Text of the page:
Hashing function

This is a discussion on Hashing function within the C++ Programming forums, part of the General Programming Boards category; Can some on recommend what hashing function I could use for two points, (x,y) co ordinates?...

  1. #1
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    Hashing function

    Can some on recommend what hashing function I could use for two points, (x,y) co ordinates?

  2. #2
    Algorithm Dissector iMalc's Avatar
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    What data type would x and y be?
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    x and y would be ints

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    Just a pushpin. bernt's Avatar
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    I think it depends more on the distribution of points.

    For example, if the points are random and fairly sparse then it might be good to just sort by x or y-coordinate. Also if the points tend to fall in a line then you could sort by the axis parallel to that line.
    If the points tend to group together or form perpendicular lines, though, that could be rather inefficient. You'd have to try something else, and knowing where the data comes from is probably the best way to know how to hash it well.

    You could also represent the coordinates as a long int, specifically:
    Code:
    long int coord = ((long int)x << 16) + y;
    and use a standard hash function on that.
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    it would be for the game of life, so not sure under which category it falls under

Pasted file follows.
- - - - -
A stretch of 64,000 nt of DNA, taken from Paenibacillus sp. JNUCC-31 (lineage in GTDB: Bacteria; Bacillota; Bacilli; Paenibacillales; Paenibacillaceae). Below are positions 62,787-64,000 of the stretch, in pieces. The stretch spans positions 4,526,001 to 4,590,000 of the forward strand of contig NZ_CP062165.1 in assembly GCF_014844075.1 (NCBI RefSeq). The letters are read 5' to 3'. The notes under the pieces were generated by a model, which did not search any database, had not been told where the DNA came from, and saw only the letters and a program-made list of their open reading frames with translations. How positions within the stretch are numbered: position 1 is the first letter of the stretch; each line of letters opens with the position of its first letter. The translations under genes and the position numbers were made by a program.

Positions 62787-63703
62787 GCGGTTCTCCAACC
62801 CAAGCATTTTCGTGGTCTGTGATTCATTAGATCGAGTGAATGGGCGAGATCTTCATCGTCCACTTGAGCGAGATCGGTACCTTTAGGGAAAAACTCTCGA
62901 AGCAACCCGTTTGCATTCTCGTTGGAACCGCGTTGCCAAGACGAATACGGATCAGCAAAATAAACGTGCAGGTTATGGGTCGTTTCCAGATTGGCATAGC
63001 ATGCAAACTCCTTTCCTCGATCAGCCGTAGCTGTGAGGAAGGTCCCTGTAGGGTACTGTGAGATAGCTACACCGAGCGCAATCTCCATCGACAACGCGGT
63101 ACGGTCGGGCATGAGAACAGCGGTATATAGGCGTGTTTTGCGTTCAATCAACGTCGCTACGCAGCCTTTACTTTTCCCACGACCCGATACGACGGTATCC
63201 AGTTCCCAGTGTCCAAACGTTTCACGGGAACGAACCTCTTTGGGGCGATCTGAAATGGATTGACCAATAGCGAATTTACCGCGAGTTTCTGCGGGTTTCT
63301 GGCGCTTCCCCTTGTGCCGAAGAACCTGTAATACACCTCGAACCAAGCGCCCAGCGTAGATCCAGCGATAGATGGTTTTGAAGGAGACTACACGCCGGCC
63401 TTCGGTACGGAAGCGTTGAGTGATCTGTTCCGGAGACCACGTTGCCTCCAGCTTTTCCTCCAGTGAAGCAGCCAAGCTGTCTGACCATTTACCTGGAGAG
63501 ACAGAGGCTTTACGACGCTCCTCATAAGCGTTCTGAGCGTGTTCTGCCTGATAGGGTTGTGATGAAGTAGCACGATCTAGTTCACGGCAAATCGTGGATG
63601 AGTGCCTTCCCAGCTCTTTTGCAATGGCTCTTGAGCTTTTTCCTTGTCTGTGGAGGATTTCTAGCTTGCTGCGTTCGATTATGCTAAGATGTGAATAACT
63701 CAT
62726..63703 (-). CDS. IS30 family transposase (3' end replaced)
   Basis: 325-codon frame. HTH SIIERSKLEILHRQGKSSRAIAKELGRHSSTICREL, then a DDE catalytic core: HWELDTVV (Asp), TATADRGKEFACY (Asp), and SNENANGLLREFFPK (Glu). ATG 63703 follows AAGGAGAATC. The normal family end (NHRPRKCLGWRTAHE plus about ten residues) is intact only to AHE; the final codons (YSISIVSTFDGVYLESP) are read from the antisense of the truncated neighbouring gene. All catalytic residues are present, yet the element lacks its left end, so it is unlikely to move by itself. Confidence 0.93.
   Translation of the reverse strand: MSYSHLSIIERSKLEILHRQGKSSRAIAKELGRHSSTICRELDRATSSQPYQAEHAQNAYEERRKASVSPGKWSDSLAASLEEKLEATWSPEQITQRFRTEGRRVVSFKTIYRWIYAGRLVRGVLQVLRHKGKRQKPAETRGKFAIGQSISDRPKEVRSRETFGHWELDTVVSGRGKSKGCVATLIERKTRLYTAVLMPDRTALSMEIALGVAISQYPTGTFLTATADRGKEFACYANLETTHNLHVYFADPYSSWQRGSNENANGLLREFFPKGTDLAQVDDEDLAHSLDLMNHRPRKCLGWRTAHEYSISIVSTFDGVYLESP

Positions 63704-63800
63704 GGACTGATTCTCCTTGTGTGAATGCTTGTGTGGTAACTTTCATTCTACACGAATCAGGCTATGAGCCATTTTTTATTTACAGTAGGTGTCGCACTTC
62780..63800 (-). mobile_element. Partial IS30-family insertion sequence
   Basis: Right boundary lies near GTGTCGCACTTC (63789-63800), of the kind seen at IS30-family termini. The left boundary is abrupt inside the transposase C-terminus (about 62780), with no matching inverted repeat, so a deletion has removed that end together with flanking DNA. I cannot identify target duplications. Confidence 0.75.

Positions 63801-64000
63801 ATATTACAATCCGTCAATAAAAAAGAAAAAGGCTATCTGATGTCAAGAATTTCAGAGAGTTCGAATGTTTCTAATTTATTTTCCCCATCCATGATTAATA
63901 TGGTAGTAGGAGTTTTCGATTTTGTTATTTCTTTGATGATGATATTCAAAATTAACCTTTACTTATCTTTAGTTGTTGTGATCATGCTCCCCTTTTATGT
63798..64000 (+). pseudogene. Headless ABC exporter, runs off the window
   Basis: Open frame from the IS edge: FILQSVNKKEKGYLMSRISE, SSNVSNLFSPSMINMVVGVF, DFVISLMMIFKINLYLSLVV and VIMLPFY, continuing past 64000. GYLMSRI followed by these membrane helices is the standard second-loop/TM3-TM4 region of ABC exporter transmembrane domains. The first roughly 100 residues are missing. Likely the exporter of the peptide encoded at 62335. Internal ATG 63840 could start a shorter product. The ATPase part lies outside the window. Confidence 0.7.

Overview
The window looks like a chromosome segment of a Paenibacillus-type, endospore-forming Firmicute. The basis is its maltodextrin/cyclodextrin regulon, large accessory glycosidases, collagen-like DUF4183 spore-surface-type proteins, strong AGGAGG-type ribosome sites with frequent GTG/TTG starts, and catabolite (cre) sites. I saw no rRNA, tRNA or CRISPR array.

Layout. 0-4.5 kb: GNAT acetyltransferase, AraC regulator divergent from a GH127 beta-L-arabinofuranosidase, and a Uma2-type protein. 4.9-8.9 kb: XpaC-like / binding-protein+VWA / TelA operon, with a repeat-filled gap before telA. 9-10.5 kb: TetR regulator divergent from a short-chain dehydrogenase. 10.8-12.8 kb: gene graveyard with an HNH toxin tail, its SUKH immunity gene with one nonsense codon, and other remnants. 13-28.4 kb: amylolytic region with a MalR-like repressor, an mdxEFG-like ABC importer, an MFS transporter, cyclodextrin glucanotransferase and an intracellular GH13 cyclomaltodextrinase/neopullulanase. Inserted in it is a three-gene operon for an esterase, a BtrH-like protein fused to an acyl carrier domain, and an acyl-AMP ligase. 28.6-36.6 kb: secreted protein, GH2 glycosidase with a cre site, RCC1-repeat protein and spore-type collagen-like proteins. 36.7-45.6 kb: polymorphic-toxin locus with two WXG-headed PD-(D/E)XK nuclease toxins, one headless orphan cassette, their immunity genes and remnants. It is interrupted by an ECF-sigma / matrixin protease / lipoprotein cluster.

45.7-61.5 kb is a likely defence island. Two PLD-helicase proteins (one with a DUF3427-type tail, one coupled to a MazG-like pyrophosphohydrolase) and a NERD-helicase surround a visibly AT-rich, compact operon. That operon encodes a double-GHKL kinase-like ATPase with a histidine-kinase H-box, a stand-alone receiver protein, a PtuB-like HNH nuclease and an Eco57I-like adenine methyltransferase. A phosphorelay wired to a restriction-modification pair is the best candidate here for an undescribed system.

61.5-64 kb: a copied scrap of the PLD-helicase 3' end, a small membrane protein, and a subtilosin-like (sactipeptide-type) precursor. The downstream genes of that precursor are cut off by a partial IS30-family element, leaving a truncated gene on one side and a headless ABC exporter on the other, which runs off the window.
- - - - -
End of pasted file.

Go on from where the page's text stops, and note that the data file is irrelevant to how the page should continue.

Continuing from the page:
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    Algorithm Dissector iMalc's Avatar
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    In case you're having trouble deciding over the hashes in the above link. The FNV-1a hash is often a good choice.

    Or if I needed something really fast, I'd be temped to do:
    Code:
    hash = ((x * prime1 + prime2) ^ y) * prime3 + prime4;
    Where primes 1 through 4 are values often found in LCRNGs.
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    Captain Crash brewbuck's Avatar
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    In the past, I've used a 64-to-32-bit downmixing function for this. See the section on this page called "64 bit to 32 bit Hash Functions". You pack your two 32-bit coordinates into a single 64-bit long value, pass it to this function, and out comes a 32-bit hash result.

    Another possibility would be the 3-way 32-bit mixer on the same page in section "Robert Jenkins' 96 bit Mix Function" -- it takes three inputs. Two of those inputs would be your coordinates, the third input is some random (but fixed) value.
    Code:
    //try
    //{
    	if (a) do { f( b); } while(1);
    	else   do { f(!b); } while(1);
    //}

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